The willingness to release land for construction in Jerusalem is reflected in marketing. Last week, land for 778 housing units was successfully marketed to contractors, all of them in the framework of the Buyer Fixed Price Plan in the Mordot Arnona neighborhood, after the state marketed land for 659 housing units in the same neighborhood in March, also under the Buyer Fixed Price Plan. Since the beginning of the year, the state has marketed land for 1,437 housing units in Jerusalem, over double the amount of land marketed by the state in all of 2018 and almost four times the amount of land marketed in 2017.
"Today, however, it is almost impossible to talk only about employment," Pines adds. "The municipality realizes that new residents also create new businesses. Buyer Fixed Price tenders like the one in Mordot Arnona for the general population and the one in Ramat Shlomo for the haredi population are something that has not happened for years. The contractors waited for these tenders like farmers waiting for rain during a drought. We will also market land this year in Pisgat Zeev, the old Israel Broadcasting Authority compound, Ramot, and in the more distant future, there are more substantial plans, such as the White Ridge, the plan for the entrance to the city, covering Begin Highway and building housing on it, and Pi Glilot near Givat Shaul. These projects are on a scale that will change the city."
One of the companies that won tenders in Ramat Shlomo in October 2018 for 234 housing units under the Buyer Fixed Price Plan is Reisdor Development. Company owner and CEO Yaki Reisner explains the decision to begin activity in the city: "There is stable demand for housing in Jerusalem. As a result of the slowdown in activity by foreign residents, the city experienced a drop in demand for apartments costing around NIS 5 million, but the market for apartments costing NIS 2 million is a strong market, and this can be seen in the lotteries for people eligible for an apartment in the Buyer Fixed Price Plan, which are bringing thousands of registrants. The price of a five-room apartment in Ramat Shlomo in the Buyer Fixed Price Plan is NIS 2 million, while a similar apartment on the free market in the same neighborhood is sold for around NIS 2.3 million."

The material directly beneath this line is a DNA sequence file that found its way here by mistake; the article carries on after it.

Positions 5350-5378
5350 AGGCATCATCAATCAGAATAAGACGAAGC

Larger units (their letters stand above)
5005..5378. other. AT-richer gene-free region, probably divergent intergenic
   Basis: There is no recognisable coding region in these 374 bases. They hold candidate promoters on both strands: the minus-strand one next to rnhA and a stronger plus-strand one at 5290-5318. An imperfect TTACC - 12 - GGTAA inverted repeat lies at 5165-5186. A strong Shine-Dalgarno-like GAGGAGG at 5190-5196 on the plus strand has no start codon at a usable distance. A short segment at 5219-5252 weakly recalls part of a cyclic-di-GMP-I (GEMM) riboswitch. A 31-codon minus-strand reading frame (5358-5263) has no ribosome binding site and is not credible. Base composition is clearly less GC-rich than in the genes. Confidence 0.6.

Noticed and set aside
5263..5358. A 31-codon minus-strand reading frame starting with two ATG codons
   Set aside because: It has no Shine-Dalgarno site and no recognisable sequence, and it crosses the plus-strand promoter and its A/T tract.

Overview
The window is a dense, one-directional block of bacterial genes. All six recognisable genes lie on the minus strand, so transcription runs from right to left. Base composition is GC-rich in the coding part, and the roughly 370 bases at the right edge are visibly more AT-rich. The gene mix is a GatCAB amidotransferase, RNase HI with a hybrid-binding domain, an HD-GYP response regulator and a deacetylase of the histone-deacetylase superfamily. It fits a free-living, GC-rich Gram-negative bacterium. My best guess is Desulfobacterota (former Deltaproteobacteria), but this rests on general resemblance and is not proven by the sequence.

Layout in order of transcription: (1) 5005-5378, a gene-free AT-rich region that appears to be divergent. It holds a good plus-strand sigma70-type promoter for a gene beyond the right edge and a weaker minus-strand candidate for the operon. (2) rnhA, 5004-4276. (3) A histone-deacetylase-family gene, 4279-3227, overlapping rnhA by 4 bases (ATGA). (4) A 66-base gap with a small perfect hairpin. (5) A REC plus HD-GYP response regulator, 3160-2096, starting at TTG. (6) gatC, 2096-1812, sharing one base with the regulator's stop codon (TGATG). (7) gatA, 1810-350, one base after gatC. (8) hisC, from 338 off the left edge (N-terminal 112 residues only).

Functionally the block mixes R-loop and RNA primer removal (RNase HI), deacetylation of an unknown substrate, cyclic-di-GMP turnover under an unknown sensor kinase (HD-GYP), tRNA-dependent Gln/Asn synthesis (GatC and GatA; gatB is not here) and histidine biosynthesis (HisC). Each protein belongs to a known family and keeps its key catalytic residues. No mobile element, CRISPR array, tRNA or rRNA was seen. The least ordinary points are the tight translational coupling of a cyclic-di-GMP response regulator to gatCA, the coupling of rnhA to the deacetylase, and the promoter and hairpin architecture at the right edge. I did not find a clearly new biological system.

High-rise construction has begun to increase in Jerusalem, but too slowly. Last April, the Jerusalem District Planning and Building Commission approved a high-rise construction policy in Jerusalem, including construction of 20-storey and 30-storey buildings along the light rail route. Such buildings do not exist in many Jerusalem neighborhoods, but the question is whether a solution can be found for the ban in Jewish law on using an elevator on the Sabbath, which currently prevents haredim from living on high floors.